North Korea leader Kim Jong-il appears with Kim Jong-un

North Korean leader Kim Jong-il (3rd R) and his son Kim Jong-un (L) watch a military parade in Pyongyang's central square
Image caption Kim Jong-un is the man widely thought to be North Korea's leader-in-waiting

North Korea's leader Kim Jong-il has appeared at national celebrations with his son and heir apparent Kim Jong-un.

The rare joint appearance underlines what observers say is a planned third generation of dynastic rule.

State TV showed the two applauding from a reviewing stand as military hardware rumbled by to mark the 63rd anniversary of North Korea's founding.

Kim Jong-un is already a four-star general and vice-chairman of the Communist Party's military commission.

Believed to be in his late 20s, he made his first public appearance last October at a military parade alongside his father amid speculation that his father's poor health had prompted the succession process.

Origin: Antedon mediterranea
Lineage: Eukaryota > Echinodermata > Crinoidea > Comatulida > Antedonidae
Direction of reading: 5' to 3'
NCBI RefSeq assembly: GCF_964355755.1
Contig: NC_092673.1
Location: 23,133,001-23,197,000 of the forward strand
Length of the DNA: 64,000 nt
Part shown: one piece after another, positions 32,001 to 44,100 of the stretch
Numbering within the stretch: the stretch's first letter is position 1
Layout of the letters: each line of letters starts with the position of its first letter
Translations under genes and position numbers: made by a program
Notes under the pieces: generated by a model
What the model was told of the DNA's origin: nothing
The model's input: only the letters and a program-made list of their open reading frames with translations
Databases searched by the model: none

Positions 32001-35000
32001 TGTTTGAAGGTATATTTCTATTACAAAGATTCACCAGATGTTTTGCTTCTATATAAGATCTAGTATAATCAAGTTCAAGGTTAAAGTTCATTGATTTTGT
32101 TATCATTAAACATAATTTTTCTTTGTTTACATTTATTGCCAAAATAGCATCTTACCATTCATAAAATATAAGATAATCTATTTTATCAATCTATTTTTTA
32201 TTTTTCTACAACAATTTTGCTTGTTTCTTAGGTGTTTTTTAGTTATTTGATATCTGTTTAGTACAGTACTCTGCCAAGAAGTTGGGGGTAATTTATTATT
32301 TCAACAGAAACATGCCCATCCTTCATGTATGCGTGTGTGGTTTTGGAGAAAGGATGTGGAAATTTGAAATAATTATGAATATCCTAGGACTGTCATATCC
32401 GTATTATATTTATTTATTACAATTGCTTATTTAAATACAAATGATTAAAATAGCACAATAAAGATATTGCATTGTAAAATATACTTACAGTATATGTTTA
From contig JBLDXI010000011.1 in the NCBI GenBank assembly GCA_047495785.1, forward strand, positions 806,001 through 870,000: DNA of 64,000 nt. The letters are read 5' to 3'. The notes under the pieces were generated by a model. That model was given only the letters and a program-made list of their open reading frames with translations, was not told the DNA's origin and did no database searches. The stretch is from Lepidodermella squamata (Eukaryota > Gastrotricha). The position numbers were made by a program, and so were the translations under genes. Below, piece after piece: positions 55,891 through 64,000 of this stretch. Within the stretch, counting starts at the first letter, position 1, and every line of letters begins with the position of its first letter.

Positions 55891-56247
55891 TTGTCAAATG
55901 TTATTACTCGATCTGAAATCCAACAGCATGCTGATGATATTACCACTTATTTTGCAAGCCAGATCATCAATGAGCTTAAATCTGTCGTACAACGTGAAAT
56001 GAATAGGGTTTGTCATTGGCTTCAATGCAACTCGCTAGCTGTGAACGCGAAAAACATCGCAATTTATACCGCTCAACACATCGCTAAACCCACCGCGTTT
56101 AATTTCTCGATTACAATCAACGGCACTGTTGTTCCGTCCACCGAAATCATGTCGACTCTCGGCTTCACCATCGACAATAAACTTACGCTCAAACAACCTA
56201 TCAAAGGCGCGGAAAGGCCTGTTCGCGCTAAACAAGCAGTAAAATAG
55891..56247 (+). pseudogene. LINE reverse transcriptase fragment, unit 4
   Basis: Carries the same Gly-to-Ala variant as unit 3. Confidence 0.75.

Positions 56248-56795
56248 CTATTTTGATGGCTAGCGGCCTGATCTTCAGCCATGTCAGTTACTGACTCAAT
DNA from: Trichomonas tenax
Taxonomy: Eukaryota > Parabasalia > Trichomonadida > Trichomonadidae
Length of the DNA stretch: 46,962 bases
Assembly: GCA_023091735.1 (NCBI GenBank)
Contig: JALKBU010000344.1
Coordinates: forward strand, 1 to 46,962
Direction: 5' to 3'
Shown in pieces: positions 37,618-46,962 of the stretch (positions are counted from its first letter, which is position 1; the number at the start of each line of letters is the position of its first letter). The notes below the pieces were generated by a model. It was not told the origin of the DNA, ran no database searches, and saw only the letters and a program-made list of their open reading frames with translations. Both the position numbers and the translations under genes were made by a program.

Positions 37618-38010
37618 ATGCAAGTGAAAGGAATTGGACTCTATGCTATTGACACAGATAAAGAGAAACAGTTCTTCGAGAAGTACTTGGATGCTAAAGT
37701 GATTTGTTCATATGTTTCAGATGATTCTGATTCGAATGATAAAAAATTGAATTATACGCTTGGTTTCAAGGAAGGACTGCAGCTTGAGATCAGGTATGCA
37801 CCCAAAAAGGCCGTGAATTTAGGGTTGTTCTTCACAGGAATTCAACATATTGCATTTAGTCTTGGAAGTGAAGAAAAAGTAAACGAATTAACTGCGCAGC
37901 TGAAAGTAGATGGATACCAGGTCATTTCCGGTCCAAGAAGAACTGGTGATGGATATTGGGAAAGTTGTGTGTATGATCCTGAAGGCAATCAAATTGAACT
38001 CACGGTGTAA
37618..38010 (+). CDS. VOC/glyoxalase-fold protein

On Friday, Kim Jong-un again stood with his father, looking out from a balcony at the military parades and cheering crowds in Pyongyang's central square.

Below, crowds waved pink plastic flowers and cheered at images of the youngest Kim's father and grandfather, so far the only leaders North Korea has had since the state's founding in 1948.

Military hardware was rolled out to emphasise the country's strength and self-sufficiency - it is how North Korea likes to present itself, says the BBC's Lucy Williamson in Seoul.

Image caption Military hardware was rolled out to emphasise the country's strength and self-sufficiency

But away from the celebrations many areas are facing food shortages and the country's hunt for foreign currency is becoming ever more public, our correspondent says.

The World Food Programme (WFP) estimates six million North Koreans are suffering from food shortages.

North Korea has pleaded for food aid this year blaming bad weather and the impact of international sanctions imposed over its nuclear activities.

Russia, the EU and UN organisations have provided assistance but South Korea and the US have so far refused food aid, granting only emergency aid.

Seoul says the North must make clear moves towards ending its nuclear programme before it can consider resuming large-scale aid.

In 2009, Pyongyang walked out of six-party talks with South Korea, the US, Japan, China and Russia, and conducted its second nuclear test soon after.

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